WHY CREATE ART?
An essay by Kalen McAllister, founder of Inside Dharma and
Chaplain at Farmington Correctional Institution
Why create art? What drives some to paint, draw, sculpt, write, perform, dance, or play an instrument? What is the force that drives people to create art in some of the most hostile environments where there are no tools, instruction, and appreciation is so limited ?
I don’t know the answer to these questions, but they relate to artwork created in one of the world’s darkest places. Negativity, hopelessness, lack of privacy, lack of materials and even lack of color surrounds the prison artists 24 hours a day, 7 days a week. The weeks stretch into years and years into decades for many of these people. And yet, the drive to create art continues.
To truly appreciate prison art, one needs to remember the environment in which this art is created. With the ink from ballpoint pens, the inmates manage to create tattoos on each other’s bodies. Tattoos require strong simple lines; there’s little room for shading. The subject is foremost. You see it, you get it, you move on. In prison there are only black tattoos. No colorful dragons or flowers like you see on the outside. Since there is a strong pecking order in prison, the images are often powerful. Although tattooing is illegal in prison, a majority of inmates carry this artwork proudly.
The portrait artist is truly respected in prison. Since most inmates spend a great deal of their time thinking about their loved ones on the outside, a drawing of them is valued highly. Portrait artists make good money. usually charging $2 to $5 a portrait (cigarettes, food items, stamps, clothing, etc. are used as a means of exchange rather than cash). I think the only other person that makes so much in “tips” is the prison barber. A good haircut, will cost you at least a couple of cigarettes. (Recently I took a just released woman to get her first haircut in over 10 years. On the way, she asked me how many cigarettes she should give to the stylist.) So a lot of the art Inside Dharma receives is portraits – usually famous people seen on television or in magazines or religious leaders. One year we had about 10 drawings of the Dali Lama donated to the art auction.
Other artists are very creative with materials. We have one artist that makes tiny scenes out of the most unusual items. He takes half a walnut and places tiny people inside and adds steps, etc. He also makes room scenes inside plastic cassette boxes complete with candles, overhead fans, fireplaces, people, rugs, etc. Once he couldn’t get walnuts, so he carved people into peach seeds. This year he made little guitars out of the wooden spoons that come with ice cream.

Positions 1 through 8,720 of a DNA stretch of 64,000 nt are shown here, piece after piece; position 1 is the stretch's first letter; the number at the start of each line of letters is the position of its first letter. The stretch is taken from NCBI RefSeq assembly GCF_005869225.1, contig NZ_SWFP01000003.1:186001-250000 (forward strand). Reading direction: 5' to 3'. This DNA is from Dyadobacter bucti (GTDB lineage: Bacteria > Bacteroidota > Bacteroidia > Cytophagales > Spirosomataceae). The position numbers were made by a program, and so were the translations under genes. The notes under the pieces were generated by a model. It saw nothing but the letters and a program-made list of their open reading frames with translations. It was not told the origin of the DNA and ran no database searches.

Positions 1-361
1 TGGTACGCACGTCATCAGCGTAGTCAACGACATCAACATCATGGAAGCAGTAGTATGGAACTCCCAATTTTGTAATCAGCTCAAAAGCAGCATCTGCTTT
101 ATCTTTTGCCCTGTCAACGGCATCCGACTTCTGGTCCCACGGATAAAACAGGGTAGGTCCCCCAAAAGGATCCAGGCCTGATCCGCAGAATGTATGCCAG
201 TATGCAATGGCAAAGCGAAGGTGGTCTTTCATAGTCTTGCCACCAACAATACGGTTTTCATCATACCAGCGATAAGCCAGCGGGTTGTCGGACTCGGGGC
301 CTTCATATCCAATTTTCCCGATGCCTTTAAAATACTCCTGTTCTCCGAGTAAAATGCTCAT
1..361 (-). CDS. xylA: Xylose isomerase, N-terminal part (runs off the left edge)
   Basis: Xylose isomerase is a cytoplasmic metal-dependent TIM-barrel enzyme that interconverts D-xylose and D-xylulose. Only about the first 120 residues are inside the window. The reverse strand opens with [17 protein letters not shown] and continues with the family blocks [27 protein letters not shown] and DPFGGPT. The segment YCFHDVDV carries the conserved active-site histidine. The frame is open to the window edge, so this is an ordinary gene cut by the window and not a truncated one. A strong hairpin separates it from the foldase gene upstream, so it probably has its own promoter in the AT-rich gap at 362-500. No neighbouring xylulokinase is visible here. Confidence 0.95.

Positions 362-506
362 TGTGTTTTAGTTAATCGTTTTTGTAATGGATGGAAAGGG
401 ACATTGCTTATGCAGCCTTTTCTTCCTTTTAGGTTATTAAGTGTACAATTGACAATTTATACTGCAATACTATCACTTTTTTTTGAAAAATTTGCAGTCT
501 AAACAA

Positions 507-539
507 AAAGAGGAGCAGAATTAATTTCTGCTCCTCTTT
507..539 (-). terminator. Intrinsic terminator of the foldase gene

One man in Texas unraveled his white socks with the black band on the top edge. He crocheted the string to make a larger strand and then created a tiny Buddha. He used the black string for the robe and the white for the face. The tiny hands were in a gassho or bowing gesture. The entire Buddha is about 1.5 inches!
Soap can be carved into unique items and dyed with coffee. I heard about one man who made motorcycles out of toilet paper that were exactly to scale. However, (as the story goes) the correctional officers confiscated them saying the toilet paper was State property.
We’ve received beadwork of beautiful animals from Native Americans that shows incredible patience and skill.. The borders that hold the work together are #2 pencils.
Each year there is a man in Kentucky who creates a large paper mache sculpture and mails it to us at great cost.
It is amazing what can be used to create art. Some art may appear rustic or simple, but if we look more deeply we may be surprised (and delighted) by the ingenuity of the design and materials used.
One artist who drew and painted numerous motorcycles which were very good, but a closer look revealed that in the tiny review mirror was a police officer in his car with the lights on and, I am, sure sirens blaring!.
Nature scenes reflect a longing for the peacefulness of being outside in the wilderness and are chocked full of remembrances of an earlier time. Pay attention to what is in the painting or not in the painting. Likewise there are often many animal portraits. some so realistic you can almost sense them
The donations in this show are given from the heart. We receive letter after letter about how the artist was going to send this picture to a friend or loved one, but after reading about our work decided they wanted to help by donating their art to the auction. Many times they spend their entire monthly income to ship their work to us. We use the money we receive to purchase clothing for those coming out. Some of those who donate will never be released and take advantage of our services, but want to give so others can be supported on the outside.
Please enjoy the artwork and remember those who have created these wonderful pieces and the amazing creativity and generosity that brings
this art to us.